The EPA overcorrected when it scrapped an entire Obama-era climate regulation in response to a court order focused on just part of the rule, the D.C. Circuit said.
The Tuesday ruling is a win for the Natural Resources Defense Council and a coalition of states that challenged the Environmental Protection Agency’s decision to eliminate Obama-era restrictions on hydrofluorocarbons. One state called it “an important victory in the fight against climate change.”
The U.S. Court of Appeals for the District of Columbia Circuit agreed with the challengers that the EPA shouldn’t have fully tossed the 2015 restrictions on HFCs, powerful greenhouse gases that are used in air conditioning, refrigeration, and other products.
The agency made the move in 2018, without involving the public, after the D.C. Circuit struck down a portion of the restrictions.
“EPA wholly failed to provide petitioners (or any other interested parties) the opportunity to comment on the best way to implement the distinctions drawn by our court” in the previous ruling, Chief Judge Sri Srinivasan wrote, joined by Judge David S. Tatel.
HFCs, commonly used in supermarket refrigeration, have a global warming potential hundreds to thousands of times greater than carbon dioxide. A 2016 international agreement calls for a global phaseout of the chemicals, and U.S. lawmakers have spent years debating whether to ratify the deal.
A 2017 ruling from the D.C. Circuit struck down part of the Obama administration’s HFC restrictions, but the court’s Tuesday decision requires the agency to implement the remaining portions.
‘Significantly Lower Emissions’
“This will result in significantly lower emissions from HFCs from companies that would be switching to those products unnecessarily,” NRDC attorney Pete DeMarco, who argued the case last year, told Bloomberg Law.
New York Attorney General Letitia James (D) called the ruling a critical check on the Trump administration’s agenda.
“Today, we won an important victory in the fight against climate change,” she said in a statement. “The Trump administration’s attempt to lift all restrictions on HFCs shows a reckless disregard of science and the law, and the court agreed.”
The EPA said it’s reviewing the opinion. HFC maker Arkema Inc., which intervened in the case on the Trump administration’s side, said the agency must now address how it will implement the court’s orders.
“We will continue to work with EPA as it develops its new rulemaking consistent with the opinions from the court,” a company spokeswoman said.
Judge Neomi Rao dissented from the D.C. Circuit’s decision Tuesday, saying it “unravels” the court’s original decision on the Obama-era HFC restrictions.
“Here, the lawful and unlawful ‘parts’ of the 2015 Rule were not just ‘intertwined,’” she wrote. “They stemmed from the exact same listing—indeed, the exact same words.”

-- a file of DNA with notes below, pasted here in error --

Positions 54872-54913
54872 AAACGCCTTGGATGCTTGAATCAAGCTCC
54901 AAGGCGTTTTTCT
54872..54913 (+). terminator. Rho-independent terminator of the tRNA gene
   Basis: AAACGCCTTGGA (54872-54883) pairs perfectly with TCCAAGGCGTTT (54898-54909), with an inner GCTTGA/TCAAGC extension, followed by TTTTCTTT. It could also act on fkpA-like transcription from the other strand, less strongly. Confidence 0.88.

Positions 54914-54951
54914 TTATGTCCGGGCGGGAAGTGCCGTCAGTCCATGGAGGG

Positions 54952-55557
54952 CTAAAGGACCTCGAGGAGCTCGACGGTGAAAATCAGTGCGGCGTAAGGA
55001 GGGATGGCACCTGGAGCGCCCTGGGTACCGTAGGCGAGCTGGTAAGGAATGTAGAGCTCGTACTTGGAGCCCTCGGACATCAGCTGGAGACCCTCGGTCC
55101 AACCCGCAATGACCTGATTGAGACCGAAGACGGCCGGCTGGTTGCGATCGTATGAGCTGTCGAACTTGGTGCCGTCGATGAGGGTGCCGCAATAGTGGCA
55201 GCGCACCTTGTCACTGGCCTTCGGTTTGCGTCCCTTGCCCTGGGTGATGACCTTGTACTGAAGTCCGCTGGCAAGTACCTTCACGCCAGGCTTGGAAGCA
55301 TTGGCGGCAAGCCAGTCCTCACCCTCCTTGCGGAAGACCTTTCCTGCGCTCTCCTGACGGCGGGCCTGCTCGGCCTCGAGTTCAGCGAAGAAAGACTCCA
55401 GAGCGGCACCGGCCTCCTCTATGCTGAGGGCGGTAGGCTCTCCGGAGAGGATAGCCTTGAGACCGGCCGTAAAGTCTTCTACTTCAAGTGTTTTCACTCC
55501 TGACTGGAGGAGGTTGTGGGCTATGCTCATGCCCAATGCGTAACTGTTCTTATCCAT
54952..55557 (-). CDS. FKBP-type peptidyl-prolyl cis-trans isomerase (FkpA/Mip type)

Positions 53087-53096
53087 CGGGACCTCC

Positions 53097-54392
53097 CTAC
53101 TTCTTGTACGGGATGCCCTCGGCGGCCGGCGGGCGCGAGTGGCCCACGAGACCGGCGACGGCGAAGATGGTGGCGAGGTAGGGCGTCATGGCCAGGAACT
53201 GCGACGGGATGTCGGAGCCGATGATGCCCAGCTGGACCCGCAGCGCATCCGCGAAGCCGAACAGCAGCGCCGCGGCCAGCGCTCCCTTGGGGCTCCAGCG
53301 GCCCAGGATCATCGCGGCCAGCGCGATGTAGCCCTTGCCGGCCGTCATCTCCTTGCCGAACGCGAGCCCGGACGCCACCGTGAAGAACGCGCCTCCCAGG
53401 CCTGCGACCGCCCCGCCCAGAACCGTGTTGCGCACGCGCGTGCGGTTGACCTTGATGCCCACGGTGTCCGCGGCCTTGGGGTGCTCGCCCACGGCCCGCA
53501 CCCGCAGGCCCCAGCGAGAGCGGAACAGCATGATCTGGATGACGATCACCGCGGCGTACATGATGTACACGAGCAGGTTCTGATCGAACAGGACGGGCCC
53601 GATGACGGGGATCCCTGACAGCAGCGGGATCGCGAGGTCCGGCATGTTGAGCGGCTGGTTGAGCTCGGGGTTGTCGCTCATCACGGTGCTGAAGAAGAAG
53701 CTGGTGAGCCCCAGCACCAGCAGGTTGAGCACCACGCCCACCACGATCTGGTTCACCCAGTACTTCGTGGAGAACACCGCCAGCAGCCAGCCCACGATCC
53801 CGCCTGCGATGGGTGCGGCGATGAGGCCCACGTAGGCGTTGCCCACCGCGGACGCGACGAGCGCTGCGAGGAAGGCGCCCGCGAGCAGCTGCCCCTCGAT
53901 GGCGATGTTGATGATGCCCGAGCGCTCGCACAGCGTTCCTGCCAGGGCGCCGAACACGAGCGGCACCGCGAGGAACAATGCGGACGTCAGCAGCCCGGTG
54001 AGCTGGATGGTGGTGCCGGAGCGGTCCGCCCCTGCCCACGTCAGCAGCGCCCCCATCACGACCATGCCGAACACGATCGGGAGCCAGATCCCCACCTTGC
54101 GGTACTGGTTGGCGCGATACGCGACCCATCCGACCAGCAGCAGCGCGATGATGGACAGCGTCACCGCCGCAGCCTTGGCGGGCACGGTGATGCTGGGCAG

The court heard oral argument in the case in May 2019, on Rao’s first day on the bench. President Donald Trump nominated her to the court after she oversaw his deregulatory agenda as head of the White House Office of Information and Regulatory Affairs.
Caitlin McCoy, an attorney for Harvard Law School’s Environmental & Energy Law Program, said the ruling will block the EPA from trying to use court decisions as cover for broader policy moves in other contexts.
“The D.C. Circuit has made it clear that EPA cannot say it is merely implementing a court decision and use that as a backdoor to finalize additional changes without providing public notice and an opportunity to comment,” she said.
“This is an important decision at an important time as the agency faces a lot of litigation that it may implement through rules as decisions come down in the near future,” McCoy added.
The legal dispute centers on the fallout from the D.C. Circuit’s split ruling in 2017 that said the Obama-era regulation exceeded the EPA’s authority under the Clean Air Act.
The Clean Air Act gives the EPA power to regulate ozone-depleting substances and their substitutes. HFCs are a popular replacement for ozone-depleting substances. But while they’re safe for the ozone layer, they’re harmful to the climate.
The 2017 opinion written by then-Judge Brett Kavanaugh, now a Supreme Court justice, said the Obama administration overstepped by using its authority over ozone-depleting substances to require companies to phase out ozone-friendly HFCs.
The Trump administration responded to the 2017 ruling by issuing a guidance document that scrapped the HFC program entirely.
Many states and environmental groups argued that the agency should have retained applications of the rule Kavanaugh’s opinion didn’t address. The EPA should continue enforcing restrictions on new adoptions of HFCs as replacements for ozone-depleting substances, an area still within the agency’s authority, they said.
Agency lawyers had argued that it wasn’t possible to detangle the parts of the law that were problematic under Kavanaugh’s opinion and those that weren’t. They also contended that the guidance document wasn’t a final agency action subject to court review.
All three judges on the panel agreed that the EPA’s action was subject to judicial review. The majority concluded that it required public comment, while the dissent said the agency wasn’t required to consult the public.
The case is Nat. Res. Def. Council v. Wheeler, D.C. Cir., No. 18-1172, 4/7/20.